An Interview with Geri Jacobs, Director of North America for the Tourist Office for Flanders-Brussels | TravelResearchOnline

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An Interview with Geri Jacobs, Director of North America for the Tourist Office for Flanders-Brussels

 

Geri Jacobs, the Director of the Tourist Office for Flanders-Brussels, has a background in Marketing and Communications having previously worked as a Brand Strategist for international projects with AB Inbev, Heineken, Coca-Cola, Virgin Express and Brussels Airlines. Tourism from the US to Flanders has experienced a double-digit growth over the last 2 years, something Geri Jacobs attributes to a core strategy of killing your darlings and an increasingly theme-based or special interest approach, combined with forging strong partnerships within the travel sector.

TRO: Please explain the Tourist Office for Flanders-Brussels’ operations in the U.S.

GJ: The Tourist Office for Flanders-Brussels (www.visitflanders.us) represents the Flemish-speaking region in the North of Belgium. Our aim is, first and foremost, to educate people about the destination. After all, Flanders and Brussels are not very well-known compared to other western European countries. Secondly, we want to inspire people by sharing real and authentic ideas for trips. Storytelling is a big part of what we do, as we usually get blank stares when we mention Flanders.

TRO: From your experience, what is/are the most popular activities in Flanders and Brussels for American travelers?

GJ: Instead of talking about activities, we like to talk about experiences. We are trying to reach people by appealing to what interests them. Whether it’s art and history, gastronomy, fashion shopping, cycling, horticulture or roots tourism we have found that this theme-based approach works much better to get our message across and to engage people. If you try to be everything to everybody, you end up being nothing to nobody.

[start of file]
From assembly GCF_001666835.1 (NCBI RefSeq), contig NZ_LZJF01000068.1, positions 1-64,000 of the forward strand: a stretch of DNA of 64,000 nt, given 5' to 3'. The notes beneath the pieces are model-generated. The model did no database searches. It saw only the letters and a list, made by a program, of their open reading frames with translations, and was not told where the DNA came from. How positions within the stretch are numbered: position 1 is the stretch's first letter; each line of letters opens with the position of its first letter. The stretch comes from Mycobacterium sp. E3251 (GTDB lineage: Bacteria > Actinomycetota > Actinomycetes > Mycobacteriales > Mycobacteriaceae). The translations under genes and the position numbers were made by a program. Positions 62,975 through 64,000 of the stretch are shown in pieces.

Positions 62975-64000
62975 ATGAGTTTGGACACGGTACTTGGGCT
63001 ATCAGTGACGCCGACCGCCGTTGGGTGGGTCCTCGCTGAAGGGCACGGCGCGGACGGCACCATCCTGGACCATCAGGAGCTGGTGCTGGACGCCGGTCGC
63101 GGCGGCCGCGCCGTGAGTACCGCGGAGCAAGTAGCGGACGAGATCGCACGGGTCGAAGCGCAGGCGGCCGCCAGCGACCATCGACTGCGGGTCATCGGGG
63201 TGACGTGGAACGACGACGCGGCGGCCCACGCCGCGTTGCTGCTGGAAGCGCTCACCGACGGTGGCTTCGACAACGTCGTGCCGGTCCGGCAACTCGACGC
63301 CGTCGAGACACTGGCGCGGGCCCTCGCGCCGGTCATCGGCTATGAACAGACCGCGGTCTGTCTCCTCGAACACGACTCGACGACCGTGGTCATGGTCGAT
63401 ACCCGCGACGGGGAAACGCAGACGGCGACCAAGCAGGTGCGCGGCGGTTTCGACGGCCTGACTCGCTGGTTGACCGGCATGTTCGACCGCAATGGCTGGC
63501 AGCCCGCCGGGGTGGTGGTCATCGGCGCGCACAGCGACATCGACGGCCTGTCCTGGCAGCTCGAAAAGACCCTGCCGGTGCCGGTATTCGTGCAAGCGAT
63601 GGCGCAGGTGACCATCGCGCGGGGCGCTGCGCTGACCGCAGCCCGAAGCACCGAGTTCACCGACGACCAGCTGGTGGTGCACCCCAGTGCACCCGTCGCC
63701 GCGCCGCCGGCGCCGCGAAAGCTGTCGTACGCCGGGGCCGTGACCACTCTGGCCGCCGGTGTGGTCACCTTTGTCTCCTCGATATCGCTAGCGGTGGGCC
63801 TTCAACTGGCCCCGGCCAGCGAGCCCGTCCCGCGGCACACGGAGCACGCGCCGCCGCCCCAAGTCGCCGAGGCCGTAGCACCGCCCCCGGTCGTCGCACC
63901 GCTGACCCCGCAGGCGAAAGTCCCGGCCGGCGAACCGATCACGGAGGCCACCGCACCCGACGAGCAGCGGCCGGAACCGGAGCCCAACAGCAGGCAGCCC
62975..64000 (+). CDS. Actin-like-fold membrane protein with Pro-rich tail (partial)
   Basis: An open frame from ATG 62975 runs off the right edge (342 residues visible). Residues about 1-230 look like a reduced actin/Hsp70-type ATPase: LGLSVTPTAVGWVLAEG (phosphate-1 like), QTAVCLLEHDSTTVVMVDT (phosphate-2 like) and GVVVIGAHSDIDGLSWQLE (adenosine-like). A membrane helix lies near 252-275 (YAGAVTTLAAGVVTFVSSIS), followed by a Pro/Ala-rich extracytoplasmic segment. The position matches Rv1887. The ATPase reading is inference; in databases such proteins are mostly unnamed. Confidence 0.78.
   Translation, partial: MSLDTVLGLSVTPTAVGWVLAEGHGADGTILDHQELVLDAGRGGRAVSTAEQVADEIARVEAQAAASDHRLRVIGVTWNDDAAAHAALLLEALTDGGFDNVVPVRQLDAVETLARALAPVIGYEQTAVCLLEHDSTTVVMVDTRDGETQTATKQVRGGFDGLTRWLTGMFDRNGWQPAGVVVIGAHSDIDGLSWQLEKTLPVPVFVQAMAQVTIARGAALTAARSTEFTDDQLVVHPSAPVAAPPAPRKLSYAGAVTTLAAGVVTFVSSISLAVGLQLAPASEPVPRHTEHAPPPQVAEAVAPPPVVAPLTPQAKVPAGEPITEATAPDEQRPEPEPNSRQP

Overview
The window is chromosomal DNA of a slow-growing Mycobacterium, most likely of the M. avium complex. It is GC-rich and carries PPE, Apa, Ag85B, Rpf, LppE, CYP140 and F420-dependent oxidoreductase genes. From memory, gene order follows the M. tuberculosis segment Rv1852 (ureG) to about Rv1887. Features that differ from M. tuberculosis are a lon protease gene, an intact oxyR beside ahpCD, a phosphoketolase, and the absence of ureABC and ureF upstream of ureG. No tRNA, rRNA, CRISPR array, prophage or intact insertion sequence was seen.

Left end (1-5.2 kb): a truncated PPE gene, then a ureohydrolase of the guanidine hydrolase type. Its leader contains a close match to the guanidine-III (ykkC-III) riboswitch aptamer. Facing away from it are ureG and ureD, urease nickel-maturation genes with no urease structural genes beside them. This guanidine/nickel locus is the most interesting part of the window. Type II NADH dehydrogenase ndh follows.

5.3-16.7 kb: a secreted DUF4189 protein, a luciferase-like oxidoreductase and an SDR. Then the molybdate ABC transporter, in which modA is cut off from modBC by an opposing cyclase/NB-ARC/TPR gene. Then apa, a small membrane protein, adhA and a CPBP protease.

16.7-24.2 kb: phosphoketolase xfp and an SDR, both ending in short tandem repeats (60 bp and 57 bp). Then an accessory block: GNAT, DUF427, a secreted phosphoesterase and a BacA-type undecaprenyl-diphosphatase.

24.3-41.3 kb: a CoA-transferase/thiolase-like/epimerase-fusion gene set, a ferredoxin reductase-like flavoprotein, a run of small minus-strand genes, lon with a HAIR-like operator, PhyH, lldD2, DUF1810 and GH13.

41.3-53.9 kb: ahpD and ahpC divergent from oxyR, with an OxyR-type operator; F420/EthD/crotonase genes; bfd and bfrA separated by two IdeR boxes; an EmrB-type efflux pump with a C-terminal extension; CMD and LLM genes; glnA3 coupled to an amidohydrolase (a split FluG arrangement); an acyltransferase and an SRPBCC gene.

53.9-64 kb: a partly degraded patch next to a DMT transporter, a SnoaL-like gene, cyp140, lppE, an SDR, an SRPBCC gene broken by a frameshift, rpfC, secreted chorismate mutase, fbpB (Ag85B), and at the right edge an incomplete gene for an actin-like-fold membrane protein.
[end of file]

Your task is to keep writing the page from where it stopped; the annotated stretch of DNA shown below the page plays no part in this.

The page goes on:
TRO: What itinerary would you suggest for a first-time visitor?

GJ: Flanders is very compact, so in four or five days you can capture most of the sights. Not a lot of people realize that Flanders is the size of Connecticut (Belgium as a whole is the size of Maryland).

Visitors will arrive in Brussels. Brussels is the capital of Belgium and has a cosmopolitan and international vibe. As the headquarters of the EU and NATO, it boasts a colorful mix of leisure and business visitors, of local residents and expats. The scenic Grand’ Place is one of the most magnificent squares in the world.

Next, head out to Bruges, a lovely little medieval city recognized as a UNESCO World Heritage Site. Bruges is great to explore on foot, on a boat on the canals or in a horse-drawn carriage. Perfect for a romantic visit or to celebrate a special occasion, cozy boutique hotels with charming interiors await visitors. Bruges is also the Capital of Chocolate and has a chocolate festival every December. Not to be missed is the art of the Flemish Primitives.

Less well-known are two cities that are a delight to explore: Ghent and Antwerp.

Antwerp is the second-largest port in Europe and has a very cosmopolitan vibe. It’s also the diamond capital of the world. 80% of the world’s diamonds are traded through Antwerp. If you buy your wedding ring in Antwerp, you even get a hotel night for free. Antwerp is also a fashionista’s paradise, both for the latest designer collections as well as for more mainstream or boutique fashion.

Ghent is a charming yet vibrant city that has all the good looks of Bruges – pretty canals and a historic city center – but with more things going on. You could say it’s history with a heartbeat. Ghent is below the radar, but when you go it will blow your socks off. We recommend taking in culture in bite sizes. Take a nibbling tour of Ghent and get to know something about the history and architecture while tasting local specialties whether they are raspberry-filled sweets, cured ham or beer brewed with ‘gruut’ – an herb mixture – instead of hops. Art buffs should head to the St. Bavo Cathedral to admire the Adoration of the Mystic Lamb, the masterpiece painted by the Brothers Van Eyck in 1432.

TRO: What inspired you to work in the travel industry and particularly to promote travel to Belgium?